Develop plan for organizing and cultivating the support of the community
- research teen court concept and gather information on various programs
- secure support from local chief juvenile judge
- identify key stakeholders
- develop preliminary informational packet
- initiate contact with key stakeholders
- make presentations to community organizations about teen court program
- develop strategies for maintaining community involvement and support
Teen court programs are administered and operated by various agencies and organizations in the community, and rely heavily on community resources.
Therefore, community involvement and support is essential throughout the conception, development, and life of the teen court program to assure the delivery of effective services and the financial security of the program.
Conduct needs and resources assessment.
- recruit members with knowledge and skills needed during the development and implementation process
- develop action plan for program development and implementation
- create subcommittees to address specific issues (e.g., target population, referral procedure, funding, marketing)
- conduct thorough needs and resources assessment
Involving representatives from various areas of expertise helps bring fresh and diverse perspectives to the development and implementation process, thus yielding more reliable and credible information on which to build a foundation. Tasks can be divided and distributed among committee members, allowing an opportunity for more contacts to be made and more resources in the community to be discovered.
Conduct needs and resources assessment.
- determine the type of information to be gathered
- identify possible data sources
- establish a mechanism for collection, organizing and storing data
- determine how results will be used
Teen courts must meet local needs to be accepted and supported. A thorough needs and resources assessment will provide information helpful to decision-making throughout the development and implementation of the program. Information gathered can also help market the program and provide good baseline information for program evaluation.
Examine legal issues.
- determine jurisdictional requirements for authorization to operate
- examine and resolve due process issues
- examine and resolve confidentiality issues
- examine and resolve liability issues
There are no uniform, national laws, or guidelines for teen court programs. Therefore, teen court program startup efforts should include a thorough search of state law to identify basic jurisdictional authority for operation and to ensure compliance with special teen court legislation in the future.
Secure funding for the teen court program.
- create a program budget
- establish a standard accounting procedure
- identify possible sources of in-kind and monetary support
- develop a funding plan
Teen court programs vary according to the amount of funding needed to operate. Many teen court programs report that it is a constant struggle to obtain adequate funding, so program organizers and staff should be prepared to devote considerable time and resources to fund raising efforts on an ongoing basis.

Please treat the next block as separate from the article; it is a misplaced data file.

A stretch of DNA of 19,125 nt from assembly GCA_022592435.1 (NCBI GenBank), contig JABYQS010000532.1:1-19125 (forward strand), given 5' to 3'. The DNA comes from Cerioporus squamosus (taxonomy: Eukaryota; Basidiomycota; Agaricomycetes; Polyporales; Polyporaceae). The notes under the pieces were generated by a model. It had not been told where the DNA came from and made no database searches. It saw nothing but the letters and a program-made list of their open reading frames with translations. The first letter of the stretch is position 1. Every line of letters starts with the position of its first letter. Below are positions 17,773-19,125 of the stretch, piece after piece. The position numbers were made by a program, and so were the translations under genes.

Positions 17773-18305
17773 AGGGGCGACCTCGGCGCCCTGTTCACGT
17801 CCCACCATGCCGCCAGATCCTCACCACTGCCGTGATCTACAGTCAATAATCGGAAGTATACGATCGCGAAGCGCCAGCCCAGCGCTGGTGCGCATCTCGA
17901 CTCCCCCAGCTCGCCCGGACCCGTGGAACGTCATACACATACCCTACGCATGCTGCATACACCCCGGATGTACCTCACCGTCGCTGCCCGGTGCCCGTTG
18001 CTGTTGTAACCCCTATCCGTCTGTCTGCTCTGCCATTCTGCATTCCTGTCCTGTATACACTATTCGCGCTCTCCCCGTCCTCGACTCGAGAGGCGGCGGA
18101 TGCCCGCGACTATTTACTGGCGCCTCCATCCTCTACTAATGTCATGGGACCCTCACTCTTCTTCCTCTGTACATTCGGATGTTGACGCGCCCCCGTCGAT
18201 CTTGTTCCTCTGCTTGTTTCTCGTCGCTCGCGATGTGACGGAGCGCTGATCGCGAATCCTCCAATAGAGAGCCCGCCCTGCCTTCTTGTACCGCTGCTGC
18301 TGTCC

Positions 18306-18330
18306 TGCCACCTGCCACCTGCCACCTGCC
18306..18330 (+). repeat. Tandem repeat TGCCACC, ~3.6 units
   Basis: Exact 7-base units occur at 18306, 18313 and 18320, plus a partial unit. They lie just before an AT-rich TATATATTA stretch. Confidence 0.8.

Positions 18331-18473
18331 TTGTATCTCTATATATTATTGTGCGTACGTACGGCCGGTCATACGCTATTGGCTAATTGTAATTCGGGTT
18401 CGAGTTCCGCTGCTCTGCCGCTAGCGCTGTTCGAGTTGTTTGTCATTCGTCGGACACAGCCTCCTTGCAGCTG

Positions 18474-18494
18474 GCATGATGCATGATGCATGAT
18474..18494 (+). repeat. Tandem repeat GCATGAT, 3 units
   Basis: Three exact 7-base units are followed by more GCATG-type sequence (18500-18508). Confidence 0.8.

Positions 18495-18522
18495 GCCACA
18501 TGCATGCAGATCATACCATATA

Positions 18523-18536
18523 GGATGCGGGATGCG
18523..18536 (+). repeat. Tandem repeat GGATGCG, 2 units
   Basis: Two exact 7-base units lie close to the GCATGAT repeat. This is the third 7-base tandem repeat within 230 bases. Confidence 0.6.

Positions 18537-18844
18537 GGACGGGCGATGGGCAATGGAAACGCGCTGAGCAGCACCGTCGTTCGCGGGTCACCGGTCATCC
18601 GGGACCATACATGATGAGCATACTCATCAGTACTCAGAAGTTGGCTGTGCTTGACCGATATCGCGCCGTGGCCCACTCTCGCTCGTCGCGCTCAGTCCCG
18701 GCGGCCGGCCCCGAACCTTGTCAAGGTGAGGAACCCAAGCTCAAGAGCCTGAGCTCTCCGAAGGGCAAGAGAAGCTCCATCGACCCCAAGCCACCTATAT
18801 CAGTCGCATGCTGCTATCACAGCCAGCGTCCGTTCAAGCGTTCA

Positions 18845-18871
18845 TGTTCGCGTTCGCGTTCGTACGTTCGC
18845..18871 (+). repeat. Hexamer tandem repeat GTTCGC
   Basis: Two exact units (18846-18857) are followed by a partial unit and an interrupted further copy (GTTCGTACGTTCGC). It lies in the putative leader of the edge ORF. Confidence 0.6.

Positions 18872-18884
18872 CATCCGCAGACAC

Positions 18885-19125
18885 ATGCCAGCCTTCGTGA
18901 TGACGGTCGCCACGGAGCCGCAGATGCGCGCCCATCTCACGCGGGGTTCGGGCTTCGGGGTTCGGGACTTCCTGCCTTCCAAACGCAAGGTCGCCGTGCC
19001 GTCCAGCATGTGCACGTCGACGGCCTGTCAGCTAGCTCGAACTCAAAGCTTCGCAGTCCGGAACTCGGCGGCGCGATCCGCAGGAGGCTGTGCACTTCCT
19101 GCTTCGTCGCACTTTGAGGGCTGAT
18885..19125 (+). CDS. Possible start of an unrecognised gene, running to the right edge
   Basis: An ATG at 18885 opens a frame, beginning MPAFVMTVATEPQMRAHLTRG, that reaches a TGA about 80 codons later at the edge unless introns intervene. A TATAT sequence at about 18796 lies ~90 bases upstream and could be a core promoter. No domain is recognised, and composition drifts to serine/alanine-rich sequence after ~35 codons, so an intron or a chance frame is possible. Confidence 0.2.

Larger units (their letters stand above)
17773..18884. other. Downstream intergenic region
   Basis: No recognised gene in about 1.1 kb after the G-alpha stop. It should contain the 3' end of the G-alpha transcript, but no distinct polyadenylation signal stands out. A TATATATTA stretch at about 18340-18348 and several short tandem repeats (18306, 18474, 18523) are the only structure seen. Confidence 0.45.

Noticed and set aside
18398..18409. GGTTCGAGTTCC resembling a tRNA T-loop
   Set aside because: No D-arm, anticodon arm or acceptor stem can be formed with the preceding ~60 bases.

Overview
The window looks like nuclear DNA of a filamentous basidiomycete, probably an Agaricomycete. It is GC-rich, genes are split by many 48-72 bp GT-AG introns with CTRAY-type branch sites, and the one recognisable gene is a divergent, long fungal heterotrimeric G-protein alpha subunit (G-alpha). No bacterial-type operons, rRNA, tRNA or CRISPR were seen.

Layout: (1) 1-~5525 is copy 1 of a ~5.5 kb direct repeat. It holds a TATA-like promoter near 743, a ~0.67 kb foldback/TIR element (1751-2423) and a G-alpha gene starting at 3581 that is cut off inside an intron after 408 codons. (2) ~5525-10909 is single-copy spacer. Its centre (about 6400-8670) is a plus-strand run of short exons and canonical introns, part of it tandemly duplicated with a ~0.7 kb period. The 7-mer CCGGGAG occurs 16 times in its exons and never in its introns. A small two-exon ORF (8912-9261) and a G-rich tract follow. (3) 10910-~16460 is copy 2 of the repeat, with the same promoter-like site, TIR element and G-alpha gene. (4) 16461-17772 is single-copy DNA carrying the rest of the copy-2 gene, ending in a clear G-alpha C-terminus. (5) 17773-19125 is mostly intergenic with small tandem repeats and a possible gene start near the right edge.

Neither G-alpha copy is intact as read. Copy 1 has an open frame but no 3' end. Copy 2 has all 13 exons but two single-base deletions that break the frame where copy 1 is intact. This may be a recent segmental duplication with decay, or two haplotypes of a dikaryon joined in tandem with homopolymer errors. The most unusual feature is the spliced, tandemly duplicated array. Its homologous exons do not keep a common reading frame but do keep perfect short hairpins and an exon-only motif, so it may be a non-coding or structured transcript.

Hire teen court program staff.
- determine how program will be staffed
- develop job descriptions and application process
- develop method for evaluation of staff performance
- recruit and hire new staff
- develop strategy for professional development for staff
Teen courts have many moving parts and depend heavily on volunteers; however, to assure program accountability, someone must be designated to oversee and coordinate the operations and services of the program.
Determine the function, program model, and procedure of the teen court hearings.
- determine if the teen court hearings will serve a sentencing function only or if they also will determine guilt and innocence
- determine if hearings will follow a trial model or peer jury model (as outlined in Chapter 1)
- write a courtroom protocol
By determining the function, program model, and procedure the teen court will follow, programs will be able to state the:
- primary purpose of the teen court hearings (i.e., sentencing only, determination of guilt or innocence);
- types of volunteers needed to conduct the teen court hearing; and
- sequence of events of the teen court hearings.
Develop a program purpose, goals and objectives.
- determine deficiencies or areas of need in community that can be addressed by teen court
- develop program purpose
- develop program goals
- develop program objectives that are specific, measurable, and results-oriented
The development of a program purpose, goals and objectives provides a foundation upon which other program elements can be defined (e.g., target population, program services). Carefully articulated goals and measurable objectives offers agencies a mechanism that can help programs remain focused on what they are trying to achieve and evaluate results.
Determine offender target population and referral process.
- solicit input from stakeholders
- identify underserved juvenile offender populations
- identify any guidelines and constraints (e.g., statute or agency policy) that affect the types of cases that can be diverted to a teen court